Picture credit - @mikeyblesic

Picture credit – @mikeyblesic

The new era phrase has been thrown around so many times these last 7-8 years, it was hard to resist a cynical view as we head for Elland Road yesterday. We were missing some of our favourite protagonists and the starring cast, Leeds United’s starting XI, contained many of the names who’d failed to impress us last season. It felt like I’d seen this production before and the performance wasn’t something I cared to relive.

But I was reminded of a new director, a new script and a new production team which gave some cause for optimism. Those other new eras, ushered in by a change in manager, promotion or an influx of new players, were really just another act in the long running Ken Bates production of Leeds United On The Cheap. This time really was different. The villain of our tragic tale had been vanquished, and while the “on the cheap” part may remain true, the Ken Bates chronicles had come to an end.

“That Chelsea bastard, he’s out of our club” a packed Elland Road sang at decibel levels not reached since Leeds United beat Bristol Rovers to secure promotion from League One and with that, our 2013/14 campaign was under way.

Brighton’s part in all this seemed somewhat trivial, but Leeds United fans were reminded of their presence within the opening five minutes when a 20 yard strike required the first save of the game from Paddy Kenny.

Leeds looked to assert a little pressure of their own, quickly showing a new found belief in passing football, but it was Brighton who delivered the opening blow on 13 minutes. Leeds failed to break down a good passing move from the visitors and when Ulloa found sight of goal, he made no mistake. 0-1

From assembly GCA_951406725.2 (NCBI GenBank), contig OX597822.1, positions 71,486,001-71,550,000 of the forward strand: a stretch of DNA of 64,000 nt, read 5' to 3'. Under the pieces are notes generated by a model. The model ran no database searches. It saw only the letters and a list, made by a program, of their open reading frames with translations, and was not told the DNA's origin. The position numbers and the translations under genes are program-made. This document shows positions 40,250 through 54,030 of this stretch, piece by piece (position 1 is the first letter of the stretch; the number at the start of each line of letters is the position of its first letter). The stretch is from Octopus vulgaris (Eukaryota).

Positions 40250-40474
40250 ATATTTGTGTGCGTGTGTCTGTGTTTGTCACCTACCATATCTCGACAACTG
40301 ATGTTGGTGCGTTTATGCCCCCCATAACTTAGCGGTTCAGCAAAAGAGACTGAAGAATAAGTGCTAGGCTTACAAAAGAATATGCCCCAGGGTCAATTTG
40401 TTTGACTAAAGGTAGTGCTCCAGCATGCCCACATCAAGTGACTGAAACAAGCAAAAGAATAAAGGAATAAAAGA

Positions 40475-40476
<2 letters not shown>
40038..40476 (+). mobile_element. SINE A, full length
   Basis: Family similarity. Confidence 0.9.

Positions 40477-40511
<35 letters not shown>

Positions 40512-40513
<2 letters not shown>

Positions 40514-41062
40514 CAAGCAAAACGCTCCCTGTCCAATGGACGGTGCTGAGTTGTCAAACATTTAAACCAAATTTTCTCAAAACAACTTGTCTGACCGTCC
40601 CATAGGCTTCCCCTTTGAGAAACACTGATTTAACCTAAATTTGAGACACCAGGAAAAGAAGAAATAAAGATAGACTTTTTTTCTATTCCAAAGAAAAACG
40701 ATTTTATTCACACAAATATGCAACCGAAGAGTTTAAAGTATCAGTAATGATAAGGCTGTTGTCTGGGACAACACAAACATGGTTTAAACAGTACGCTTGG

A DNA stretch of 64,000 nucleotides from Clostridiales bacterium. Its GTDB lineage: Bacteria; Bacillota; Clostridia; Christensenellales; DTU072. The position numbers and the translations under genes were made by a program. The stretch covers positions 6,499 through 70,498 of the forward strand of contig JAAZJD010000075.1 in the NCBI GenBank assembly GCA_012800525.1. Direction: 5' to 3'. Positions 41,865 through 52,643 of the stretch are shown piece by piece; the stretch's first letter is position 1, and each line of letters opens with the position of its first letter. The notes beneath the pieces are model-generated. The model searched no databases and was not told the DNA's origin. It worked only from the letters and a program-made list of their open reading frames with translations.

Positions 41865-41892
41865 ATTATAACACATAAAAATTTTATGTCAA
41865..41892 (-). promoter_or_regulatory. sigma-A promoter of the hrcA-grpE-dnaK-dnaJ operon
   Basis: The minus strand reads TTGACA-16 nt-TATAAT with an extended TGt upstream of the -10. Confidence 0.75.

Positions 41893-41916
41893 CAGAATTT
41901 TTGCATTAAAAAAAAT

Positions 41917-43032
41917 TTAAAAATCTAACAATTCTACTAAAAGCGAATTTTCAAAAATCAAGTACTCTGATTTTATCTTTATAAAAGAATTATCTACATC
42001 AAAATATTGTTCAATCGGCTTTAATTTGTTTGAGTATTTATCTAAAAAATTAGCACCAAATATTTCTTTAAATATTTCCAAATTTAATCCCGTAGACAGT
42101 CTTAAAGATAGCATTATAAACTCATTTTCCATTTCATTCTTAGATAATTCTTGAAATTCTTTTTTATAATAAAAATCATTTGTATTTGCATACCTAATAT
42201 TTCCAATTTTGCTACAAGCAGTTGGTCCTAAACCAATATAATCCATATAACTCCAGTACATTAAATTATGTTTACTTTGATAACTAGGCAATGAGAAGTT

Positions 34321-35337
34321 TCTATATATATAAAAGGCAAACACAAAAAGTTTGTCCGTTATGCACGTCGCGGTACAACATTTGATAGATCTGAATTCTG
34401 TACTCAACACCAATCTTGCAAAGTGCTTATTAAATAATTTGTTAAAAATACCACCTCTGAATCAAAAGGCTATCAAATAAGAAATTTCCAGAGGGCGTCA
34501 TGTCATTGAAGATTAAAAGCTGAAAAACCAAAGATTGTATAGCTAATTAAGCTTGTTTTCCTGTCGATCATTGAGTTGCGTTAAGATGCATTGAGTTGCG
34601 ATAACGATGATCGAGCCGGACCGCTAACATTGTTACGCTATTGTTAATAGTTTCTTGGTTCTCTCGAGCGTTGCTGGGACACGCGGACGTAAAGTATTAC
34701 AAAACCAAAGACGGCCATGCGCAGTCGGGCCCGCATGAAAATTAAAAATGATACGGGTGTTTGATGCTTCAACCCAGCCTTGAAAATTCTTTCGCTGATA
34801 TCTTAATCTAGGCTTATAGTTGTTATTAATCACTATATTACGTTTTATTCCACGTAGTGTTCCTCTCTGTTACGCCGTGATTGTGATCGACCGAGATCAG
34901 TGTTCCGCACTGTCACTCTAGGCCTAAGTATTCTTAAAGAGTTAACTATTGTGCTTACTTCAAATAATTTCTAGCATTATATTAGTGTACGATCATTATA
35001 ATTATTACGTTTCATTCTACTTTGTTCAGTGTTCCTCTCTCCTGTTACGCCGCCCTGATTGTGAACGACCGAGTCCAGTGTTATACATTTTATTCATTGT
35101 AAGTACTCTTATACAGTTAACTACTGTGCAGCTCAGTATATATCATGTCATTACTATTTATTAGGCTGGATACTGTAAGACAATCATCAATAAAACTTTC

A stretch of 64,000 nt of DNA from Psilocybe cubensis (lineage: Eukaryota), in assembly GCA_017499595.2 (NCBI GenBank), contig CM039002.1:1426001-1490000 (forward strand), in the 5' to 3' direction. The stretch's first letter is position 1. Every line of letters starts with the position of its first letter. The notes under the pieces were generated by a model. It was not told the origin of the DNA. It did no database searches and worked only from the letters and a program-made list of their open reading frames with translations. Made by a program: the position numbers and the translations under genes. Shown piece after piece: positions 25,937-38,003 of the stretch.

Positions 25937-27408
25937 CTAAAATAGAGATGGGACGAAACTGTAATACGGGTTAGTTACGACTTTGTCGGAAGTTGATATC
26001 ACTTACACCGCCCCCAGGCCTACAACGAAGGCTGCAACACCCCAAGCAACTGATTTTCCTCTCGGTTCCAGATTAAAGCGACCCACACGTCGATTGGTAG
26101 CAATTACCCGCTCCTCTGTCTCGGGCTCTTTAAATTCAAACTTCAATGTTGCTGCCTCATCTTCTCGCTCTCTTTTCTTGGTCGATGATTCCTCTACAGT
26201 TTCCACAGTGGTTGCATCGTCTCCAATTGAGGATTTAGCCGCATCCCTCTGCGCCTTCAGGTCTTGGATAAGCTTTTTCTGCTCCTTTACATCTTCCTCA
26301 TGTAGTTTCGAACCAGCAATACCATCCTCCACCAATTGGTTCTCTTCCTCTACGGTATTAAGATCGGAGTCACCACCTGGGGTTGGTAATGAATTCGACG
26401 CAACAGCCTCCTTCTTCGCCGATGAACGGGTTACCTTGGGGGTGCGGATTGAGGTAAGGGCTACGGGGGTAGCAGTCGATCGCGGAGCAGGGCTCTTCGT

Elland Road was temporarily silenced as Leeds fans came to terms with an unexpected twist in the tale, but the players kept their heads up, quickly re-establishing a rhythm to their play and within five minutes, the stadium erupted.

Ross McCormack, crucial to almost every attacking move Leeds United made, received the ball from a Michael Tonge cross, controlled well, turned and struck the ball calmly beyond the reach of Brighton’s keeper. 1-1

Million pound man, Luke Murphy had a couple of shots from distance, one of which was struck so badly it went out for a Brighton throw, while Luke Varney was also getting in on the action with a couple of chances of his own.

But the first half ended even. Leeds had dominated since Brighton’s opener, passing the ball well, closing down in midfield and using a surprising amount of width for a team so lacking in wide players. Ross McCormack, playing a free-roaming position behind the strikers, and Luke Varney were two players in particular getting out wide to stretch Brighton and create space for Leeds to operate in. This was clearly a McDermott tactic designed to compensate for our lack of wingers, and it worked well throughout.

Leeds started the second half on the front foot, passing the ball well, breaking up play in midfield and looking to get forward when the opportunity presented itself. It took about ten minutes for the first shot of the half however, a Leeds United counter-attacking move which ended with a shot wide from Luke Varney.

Brighton weren’t done yet though, themselves a good passing side who like to get forward, twice being denied by Paddy Kenny in the space of a few seconds as the game entered its final third.

Noel Hunt, who’d had a pretty disappointing day in truth, was replaced by Dominic Poleon with a little over twenty minutes remaining and the substitute almost made an immediate impact, striking just wide of Brighton’s post within a few minutes of entering the field.

A frantic finish to the game saw Dominic Poleon denied by a good save from the Brighton keeper, before Paddy Kenny pulled off the save of the day to deny Will Buckley from six yards. An unbelievably good stop from a keeper enjoying one of his best performances to date in a Leeds United shirt.